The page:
I came to recognize this distinction long ago. Republicans and conservatives are always angry, because they forever see the other side as being guilty of cheating. They are, to a degree, incapable of seeing themselves of ever being likewise guilty; rather, they forever and constantly see themselves as the victims of cheating (a belief-system they have confirmed and re-confirmed for themselves daily by watching Fox News). Democrats and liberals, by contrast, are forever conflicted. Some (who are more Democrat and less liberal, or maybe not liberal at all) want to fight back, and hard, and by whatever means necessary. “If the GOP are going to attack without pause, and lie about us, and misrepresent everything we say and do, then we should do the same to them,” or so they argue. Others (less Democrat and more liberal) refuse to go that route, to the extent that they threaten (and earnestly so) to leave the party should the Democrats ever sink to that level. It’s the age-old question: Do the ends justify the means?. For Republicans, the answer is pretty much always: “of course!” (except for liberal Republicans—oh, wait, I forgot, they do not exist anymore). To Democrats, the answer is elusive, and complicated, but generally “no.” Democrats have to grapple with the moral dilemma of Do we run to win or run to do what is right? This results in the Democrats being divided and chaotic, whereas the other side has no such sense of moral dilemma. And so it goes, every election in America—and more. Indeed, throughout the history of the world, everywhere and at all time periods: conservatives benefit from their amoral perspective of “us vs. them,” whereas liberals are limited by their own sense of altruism. This is why we have the saying, “Good guys finish last.” And this is why Republicans usually win the vote, and why we have Republicans dominating offices throughout the country, even when their policies only favor the top 1%.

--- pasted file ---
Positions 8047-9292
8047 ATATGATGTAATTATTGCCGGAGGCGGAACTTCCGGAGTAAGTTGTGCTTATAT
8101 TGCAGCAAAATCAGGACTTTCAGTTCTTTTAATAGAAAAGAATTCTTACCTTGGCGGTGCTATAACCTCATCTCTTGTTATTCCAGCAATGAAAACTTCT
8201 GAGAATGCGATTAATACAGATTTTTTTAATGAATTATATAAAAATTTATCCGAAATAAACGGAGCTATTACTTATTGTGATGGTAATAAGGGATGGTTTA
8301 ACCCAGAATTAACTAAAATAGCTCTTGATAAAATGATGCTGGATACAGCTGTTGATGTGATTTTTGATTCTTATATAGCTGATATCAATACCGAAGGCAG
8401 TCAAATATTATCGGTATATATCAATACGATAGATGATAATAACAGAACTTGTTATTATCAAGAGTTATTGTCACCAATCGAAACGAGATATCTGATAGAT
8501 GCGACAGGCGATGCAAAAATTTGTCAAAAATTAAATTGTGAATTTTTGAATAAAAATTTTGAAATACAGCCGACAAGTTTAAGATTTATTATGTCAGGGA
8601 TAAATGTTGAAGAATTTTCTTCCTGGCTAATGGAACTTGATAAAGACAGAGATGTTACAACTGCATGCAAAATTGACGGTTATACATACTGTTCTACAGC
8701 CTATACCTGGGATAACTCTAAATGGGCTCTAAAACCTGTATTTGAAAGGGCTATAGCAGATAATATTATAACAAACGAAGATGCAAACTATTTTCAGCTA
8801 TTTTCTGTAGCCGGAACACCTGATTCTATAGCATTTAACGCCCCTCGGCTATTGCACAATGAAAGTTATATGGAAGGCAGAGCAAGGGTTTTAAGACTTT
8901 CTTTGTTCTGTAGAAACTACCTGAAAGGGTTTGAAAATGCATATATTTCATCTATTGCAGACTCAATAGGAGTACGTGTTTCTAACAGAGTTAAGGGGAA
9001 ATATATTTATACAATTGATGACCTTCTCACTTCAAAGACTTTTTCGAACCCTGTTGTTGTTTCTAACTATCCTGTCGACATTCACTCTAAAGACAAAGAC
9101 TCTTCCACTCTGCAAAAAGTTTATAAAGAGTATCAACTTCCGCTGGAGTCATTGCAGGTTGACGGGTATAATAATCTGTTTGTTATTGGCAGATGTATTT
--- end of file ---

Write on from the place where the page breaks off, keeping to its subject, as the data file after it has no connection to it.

And this is perhaps the prime reason why I am so disgusted with our Beltway Media. I have, for about 20 years now, regarded most of the people on Cable who bring us the news (which, today, means “commentary” more than “news”) as being little better than morons. These people are utterly incapable of seeing what I have seen throughout my life: that the difference between “liberal” and “conservative” is in large part a matter of how people think, not simply what they think. For decades, conservatives have been counting on the Media to not call them out for their distinct and cynical methodology—and our vacuous, poll-driven, Corporate Media has totally complied. Both sides are guilty of “political disingenuousness” contend the talking heads in the Media—and equally guilty. This misguided sense of moral equivalency has the effect of rewarding the bad, and punishing the good. The party that puts self-interest ahead of country has forever been rewarded, while the party that puts country ahead of self-interest has forever been punished. And very few people see it.